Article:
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Mind over money


“You don't plan for a pandemic.” - Dylan Alcott

Watch the video above to see the full conversation or click here to read the transcript.

2020 has been a challenging year. COVID-19 started off as a health crisis, but has since had wide ranging economic effects for large and small businesses, families and individuals alike.


Speaking on ANZ’s Wellbeing Conversation series ANZ Deputy CEO Alexis George says recent data from the ANZ Roy Morgan Financial Wellbeing Indicator has seen a significant drop in people’s overall wellbeing.


“It's gone from 60.7 [pre-COVID] to about 56.5 [post-COVID],” Alexis says. “That is actually a really large drop in terms of people's financial wellbeing. And it's turned back all of the benefits that we got during late 2019.”


“It's disproportionately affecting younger people - younger, single people and younger people with children. I think we can probably guess why: new entrants to the workforce. But I think what's also interesting is it's disproportionately affecting women as well.”


Financial wellbeing contributes significantly to someone’s overall health and wellbeing, community connectedness, and economic and social participation. Clinical and coaching psychologist and CEO of the Positivity Institute, Dr Suzy Green says many Australians are under stress at the moment and part of that is the financial burden of the COVID pandemic.


“We know financial stress is the largest cause of stress for Australians,” she says. “One of our basic human needs is a sense of safety and security. And obviously, finances play a large part there.”


Talking money


Suzy advocates for people to take time to look at their finances. “I know not everybody is in a relationship, but if you are, it's so important to be able to dedicate some time. And I know there are lots of other people talking about the concept of date night or financial date night to help get clarity on your values,” she says.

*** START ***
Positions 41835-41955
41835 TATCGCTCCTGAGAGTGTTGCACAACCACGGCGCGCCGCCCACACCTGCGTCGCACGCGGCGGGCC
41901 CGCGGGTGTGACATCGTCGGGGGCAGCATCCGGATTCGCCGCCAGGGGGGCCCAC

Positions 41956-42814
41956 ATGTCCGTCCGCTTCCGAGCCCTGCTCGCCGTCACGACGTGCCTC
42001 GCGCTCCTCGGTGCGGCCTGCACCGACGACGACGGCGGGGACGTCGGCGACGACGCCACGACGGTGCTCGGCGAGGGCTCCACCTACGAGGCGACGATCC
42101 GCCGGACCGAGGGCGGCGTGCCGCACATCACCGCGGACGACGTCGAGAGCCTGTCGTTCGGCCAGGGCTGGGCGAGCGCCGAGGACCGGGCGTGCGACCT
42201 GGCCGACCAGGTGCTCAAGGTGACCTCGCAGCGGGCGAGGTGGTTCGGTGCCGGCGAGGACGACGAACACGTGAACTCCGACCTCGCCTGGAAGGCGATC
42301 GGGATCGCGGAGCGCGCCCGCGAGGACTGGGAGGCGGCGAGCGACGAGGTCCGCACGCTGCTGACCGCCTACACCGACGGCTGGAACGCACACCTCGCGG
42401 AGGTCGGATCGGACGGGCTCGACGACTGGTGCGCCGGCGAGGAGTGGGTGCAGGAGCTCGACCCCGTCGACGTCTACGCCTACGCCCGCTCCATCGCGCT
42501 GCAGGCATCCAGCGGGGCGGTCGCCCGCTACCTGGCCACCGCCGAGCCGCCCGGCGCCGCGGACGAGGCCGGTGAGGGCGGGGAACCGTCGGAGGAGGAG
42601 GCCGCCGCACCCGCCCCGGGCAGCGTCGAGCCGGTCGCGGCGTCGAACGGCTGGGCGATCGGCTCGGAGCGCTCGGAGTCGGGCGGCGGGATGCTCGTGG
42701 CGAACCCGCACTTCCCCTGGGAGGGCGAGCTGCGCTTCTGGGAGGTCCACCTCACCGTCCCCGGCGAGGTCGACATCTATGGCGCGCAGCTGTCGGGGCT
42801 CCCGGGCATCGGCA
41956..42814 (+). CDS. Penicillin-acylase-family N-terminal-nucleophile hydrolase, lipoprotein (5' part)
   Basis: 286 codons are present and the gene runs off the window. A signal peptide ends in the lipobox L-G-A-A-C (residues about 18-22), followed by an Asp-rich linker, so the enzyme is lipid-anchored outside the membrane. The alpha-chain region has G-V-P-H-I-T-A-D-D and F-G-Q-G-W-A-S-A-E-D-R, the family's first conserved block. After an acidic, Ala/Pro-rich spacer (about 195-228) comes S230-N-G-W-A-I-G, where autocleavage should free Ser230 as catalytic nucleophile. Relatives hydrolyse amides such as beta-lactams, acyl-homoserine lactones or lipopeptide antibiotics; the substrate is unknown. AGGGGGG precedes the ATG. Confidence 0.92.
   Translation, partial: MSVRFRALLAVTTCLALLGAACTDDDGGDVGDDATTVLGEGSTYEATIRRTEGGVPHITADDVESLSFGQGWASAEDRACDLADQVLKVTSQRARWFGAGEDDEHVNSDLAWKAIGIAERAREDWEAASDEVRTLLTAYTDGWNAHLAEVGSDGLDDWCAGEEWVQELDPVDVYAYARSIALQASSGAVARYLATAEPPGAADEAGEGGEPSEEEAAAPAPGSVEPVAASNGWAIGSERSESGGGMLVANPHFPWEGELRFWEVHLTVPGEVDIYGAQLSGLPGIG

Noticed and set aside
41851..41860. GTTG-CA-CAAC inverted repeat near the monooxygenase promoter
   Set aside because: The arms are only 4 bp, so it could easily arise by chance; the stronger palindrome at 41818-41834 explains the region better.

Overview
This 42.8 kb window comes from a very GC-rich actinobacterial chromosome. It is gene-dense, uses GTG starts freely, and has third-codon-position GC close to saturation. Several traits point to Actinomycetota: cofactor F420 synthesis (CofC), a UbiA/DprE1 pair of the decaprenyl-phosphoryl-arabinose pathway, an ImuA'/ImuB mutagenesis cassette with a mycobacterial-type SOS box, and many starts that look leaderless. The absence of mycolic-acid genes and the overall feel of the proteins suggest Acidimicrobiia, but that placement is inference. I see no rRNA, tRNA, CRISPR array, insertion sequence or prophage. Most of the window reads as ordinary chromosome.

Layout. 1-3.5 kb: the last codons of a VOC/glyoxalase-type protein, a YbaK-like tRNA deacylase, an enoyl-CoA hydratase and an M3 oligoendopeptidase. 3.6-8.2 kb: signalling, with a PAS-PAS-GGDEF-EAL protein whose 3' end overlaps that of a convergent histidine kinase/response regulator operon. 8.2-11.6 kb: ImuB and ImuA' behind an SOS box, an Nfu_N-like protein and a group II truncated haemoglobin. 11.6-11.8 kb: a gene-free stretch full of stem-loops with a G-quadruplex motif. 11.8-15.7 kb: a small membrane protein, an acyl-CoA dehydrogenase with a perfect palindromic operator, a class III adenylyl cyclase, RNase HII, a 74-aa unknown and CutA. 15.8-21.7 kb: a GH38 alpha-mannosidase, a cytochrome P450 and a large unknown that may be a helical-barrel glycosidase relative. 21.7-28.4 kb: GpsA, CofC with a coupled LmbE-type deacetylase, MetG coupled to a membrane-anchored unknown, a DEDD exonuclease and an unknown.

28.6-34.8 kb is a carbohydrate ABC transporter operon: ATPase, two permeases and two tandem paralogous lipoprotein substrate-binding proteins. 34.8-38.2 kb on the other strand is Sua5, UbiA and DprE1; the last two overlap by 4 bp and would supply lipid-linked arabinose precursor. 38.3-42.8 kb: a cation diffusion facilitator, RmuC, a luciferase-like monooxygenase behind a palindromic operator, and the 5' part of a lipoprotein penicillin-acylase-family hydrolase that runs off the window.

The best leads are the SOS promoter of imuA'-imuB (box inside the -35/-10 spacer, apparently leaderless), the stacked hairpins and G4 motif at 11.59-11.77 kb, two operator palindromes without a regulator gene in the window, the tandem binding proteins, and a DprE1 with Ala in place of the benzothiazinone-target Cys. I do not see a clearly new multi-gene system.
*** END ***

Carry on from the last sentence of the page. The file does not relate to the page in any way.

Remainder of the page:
“Often, in my experience, most couples haven't even really talked about their values. And it's where these values clashes occurred that the problems occur as well. And that can in many cases be around money. So what we're really talking about is building a strong, positive relationship and that openness and transparency and time allocated to talking about the things that really matter.”



ANZ is committed to improving the financial wellbeing of our people, customers and communities by helping them make the most of their money throughout their lives.  One of the ways we are doing this is through the ANZ Financial Wellbeing Program which is packed with insights, tools and tips to help you get on top of your money.



Paralympian Dylan Alcott agrees. As a young person himself, Dylan says discussing finances with his partner hadn’t crossed their minds until he started working with ANZ.


“We never really communicated about our financial situation. And it was probably something we should have done sooner.”


Dylan sees some of his peers are finding it tough during the current pandemic because they haven’t had these financial discussions with their significant others.


“It's left people in a position whereby they're probably not as set up as they probably wanted to be,” he says. ”Who knows what's going to happen in the future? You don't plan for a pandemic.”


Lex agrees: “If you could just do one thing to improve your financial wellbeing it is having that pot of savings of about three months. That is really difficult in the current environment… but you can see the statistics that show people who did have that small pot of saving [are] feeling much more comfortable now.”


While Lex says she lives and breathes finance every day, most don't and many haven’t been educated about it in school. “And so it's really scary,” she says. “And as a result, you kind of think if you stick your head in the sand, it might go away and it doesn't. So now I think just starting on that journey, one little step about understanding is really important. That particularly goes for women. And they need that nurturing environment to take that step.”



Where to go for help


For ANZ Staff

Please remember you are not alone. ANZ’s Employee Assistance Program is available for support services for ANZ employees and immediate family members. Please visit www.benestar.com or call 1300 360 364.


For ANZ employees outside of Australia in need of help or support please see ANZ’s intranet site Max for details of your local employee assistance program.


For everyone (ANZ staff and members of the public)


If you, or someone you know needs help or support, please go to BeyondBlue.org.au or call 1300 22 46 36. Beyond Blue has a range of resources to help support people’s mental wellbeing during COVID.


You can also contact Lifeline at LifeLine.org.au or call 13 11 14.


For information on other services that can assist with navigating difficult circumstances visit anz.com.au


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